5 French Fashion Brands Every Vintage Enthusiast Should Know

5 French Fashion Brands Every Vintage Enthusiast Should Know

From luxury fashion houses to somewhat lesser-known brands, Plein Sud, Marithé + François Girbaud, XULY.Bët, Jean Paul Gaultier, and Mugler are the “tags” most sought after and collected in the vintage fashion realm.

5 French Fashion Brands Every Vintage Enthusiast Should Know
5 French Fashion Brands Every Vintage Enthusiast Should Know

Summary: Plein Sud Marithé + François Girbaud XULY.Bët Jean Paul Gaultier Mugler

Beginning with the resurgence of Y2K, the vintage fashion market has seen tremendous growth. In the era of new fashion, in many countries, especially in France, vintage clothing and items are hunted down as if they were precious artifacts. With the rise of both offline and online vintage stores, the market for second-hand fashion is entering a new dynamic and facing modern trends. While previous generations bought second-hand for financial reasons, today’s consumers approach vintage fashion differently. Beyond financial considerations, younger individuals prefer buying second-hand clothes to reduce environmental impact. They question, “Why buy new when hundreds of thousands of garments produced decades ago are seeking a second life?” Additionally, there’s a group of collectors who seek rare items rather than just used clothing. This is where we talk more about “archived items” rather than simply used clothes.

For this segment, the value of items is determined by the number of years they’ve been in production and the reputation of the brand and designer. While the 1990s or the transition to the 2000s may appeal to many, others are drawn more to specific designer names. These could be legendary designers from the past to the present, brands once famous but now forgotten, or designers who have retired or halted production of their collections. Italian, Belgian, or Japanese designers are sought after the most, but French designers also capture the attention of vintage clothing enthusiasts.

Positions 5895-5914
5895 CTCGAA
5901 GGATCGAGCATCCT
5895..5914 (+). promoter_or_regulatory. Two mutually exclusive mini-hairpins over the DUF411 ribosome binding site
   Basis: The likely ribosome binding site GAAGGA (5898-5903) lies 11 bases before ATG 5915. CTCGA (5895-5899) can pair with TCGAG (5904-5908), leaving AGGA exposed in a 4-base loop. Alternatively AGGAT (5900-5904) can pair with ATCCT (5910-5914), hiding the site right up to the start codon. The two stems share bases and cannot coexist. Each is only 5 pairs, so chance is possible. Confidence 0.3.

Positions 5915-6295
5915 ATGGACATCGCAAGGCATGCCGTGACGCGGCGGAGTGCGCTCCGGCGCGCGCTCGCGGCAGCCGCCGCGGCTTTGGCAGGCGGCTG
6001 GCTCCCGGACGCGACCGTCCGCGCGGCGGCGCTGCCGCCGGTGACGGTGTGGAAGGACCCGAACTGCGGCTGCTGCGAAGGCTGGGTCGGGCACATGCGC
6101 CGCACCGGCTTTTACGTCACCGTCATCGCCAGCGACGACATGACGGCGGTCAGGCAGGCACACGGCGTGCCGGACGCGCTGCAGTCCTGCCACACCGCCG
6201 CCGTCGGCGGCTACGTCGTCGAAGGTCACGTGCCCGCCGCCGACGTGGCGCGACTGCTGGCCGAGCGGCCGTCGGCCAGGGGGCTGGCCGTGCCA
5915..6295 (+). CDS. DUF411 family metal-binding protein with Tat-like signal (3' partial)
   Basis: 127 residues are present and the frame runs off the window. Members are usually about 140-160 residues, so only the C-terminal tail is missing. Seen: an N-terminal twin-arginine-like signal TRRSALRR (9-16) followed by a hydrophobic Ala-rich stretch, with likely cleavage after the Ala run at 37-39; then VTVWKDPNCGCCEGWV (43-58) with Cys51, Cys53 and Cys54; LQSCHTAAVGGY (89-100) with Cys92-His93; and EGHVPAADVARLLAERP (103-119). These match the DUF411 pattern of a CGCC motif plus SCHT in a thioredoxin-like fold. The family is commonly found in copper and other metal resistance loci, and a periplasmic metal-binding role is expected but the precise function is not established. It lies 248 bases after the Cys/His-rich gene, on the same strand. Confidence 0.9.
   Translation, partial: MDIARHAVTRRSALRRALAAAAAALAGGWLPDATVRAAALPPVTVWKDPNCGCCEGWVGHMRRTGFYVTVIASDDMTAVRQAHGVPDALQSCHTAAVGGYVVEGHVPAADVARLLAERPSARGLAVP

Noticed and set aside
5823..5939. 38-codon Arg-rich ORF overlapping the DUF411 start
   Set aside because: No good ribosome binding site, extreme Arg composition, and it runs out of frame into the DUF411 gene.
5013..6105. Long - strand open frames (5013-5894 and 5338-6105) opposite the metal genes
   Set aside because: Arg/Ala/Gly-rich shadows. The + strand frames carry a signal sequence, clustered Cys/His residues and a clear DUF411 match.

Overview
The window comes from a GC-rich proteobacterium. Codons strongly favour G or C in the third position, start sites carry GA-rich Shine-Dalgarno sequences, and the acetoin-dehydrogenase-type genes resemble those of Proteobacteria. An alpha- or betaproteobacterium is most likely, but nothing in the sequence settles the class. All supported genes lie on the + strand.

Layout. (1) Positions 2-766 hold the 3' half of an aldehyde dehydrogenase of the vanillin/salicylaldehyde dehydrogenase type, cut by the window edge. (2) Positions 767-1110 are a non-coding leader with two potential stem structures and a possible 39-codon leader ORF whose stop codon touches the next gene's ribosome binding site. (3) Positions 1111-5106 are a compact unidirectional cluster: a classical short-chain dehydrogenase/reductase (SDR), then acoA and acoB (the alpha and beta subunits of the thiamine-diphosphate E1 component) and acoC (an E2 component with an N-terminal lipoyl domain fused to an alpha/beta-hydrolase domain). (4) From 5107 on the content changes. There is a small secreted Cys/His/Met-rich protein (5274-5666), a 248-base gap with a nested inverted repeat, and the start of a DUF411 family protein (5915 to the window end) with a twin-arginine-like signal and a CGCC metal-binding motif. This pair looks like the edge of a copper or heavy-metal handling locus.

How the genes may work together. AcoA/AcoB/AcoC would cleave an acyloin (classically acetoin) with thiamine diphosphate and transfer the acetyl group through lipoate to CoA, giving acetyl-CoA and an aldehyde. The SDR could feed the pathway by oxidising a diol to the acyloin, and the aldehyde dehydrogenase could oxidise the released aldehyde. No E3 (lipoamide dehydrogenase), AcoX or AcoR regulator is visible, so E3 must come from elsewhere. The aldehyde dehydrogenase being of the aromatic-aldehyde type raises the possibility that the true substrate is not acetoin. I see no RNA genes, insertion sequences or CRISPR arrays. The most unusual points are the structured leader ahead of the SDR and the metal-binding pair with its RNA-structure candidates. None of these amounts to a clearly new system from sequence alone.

Below are 5 French fashion brands that any vintage enthusiast cannot overlook:

Plein Sud In recent years, vintage and second-hand stores have increasingly showcased products under the Plein Sud brand, characterized by original cuts and feminine allure. But who is behind the name that fashion vintage enthusiasts are passionate about? None other than designer Fayçal Amor. Born in Tangier, Morocco, Fayçal Amor was raised by his Armenian-Russian mother and Moroccan father. The designer was introduced to art at a young age through painting, a passion passed down by his mother. After creating some collections in Morocco and working as a stylist alongside Zyga Pianko, Jean-Charles de Castelbajac, or Agnès B, Fayçal Amor officially launched the Plein Sud brand in Paris in 1984 and opened the first store in 1988.

Drawing inspiration from a heritage blended with various cultures, at the crossroads of the East and the West, Plein Sud aims to illuminate the image of a sensual, elegant, and modern woman beyond time. Mixing unique shades, bold cuts, quality fabrics, and skilled tailoring techniques, Plein Sud and the AMOR group reaped the “sweet fruits” in the 1990s and expanded their career internationally by opening stores in New York, Madrid, London, and Düsseldorf. However, around the 2010s, the brand lost momentum, and the position of Fayçal Amor or Plein Sud became increasingly forgotten on the fashion map. Nevertheless, the iconic masterpieces of the designer continue to resonate in the vintage clothing market. The designs produced decades ago by Plein Sud have become valuable items, sought after and coveted by many enthusiasts.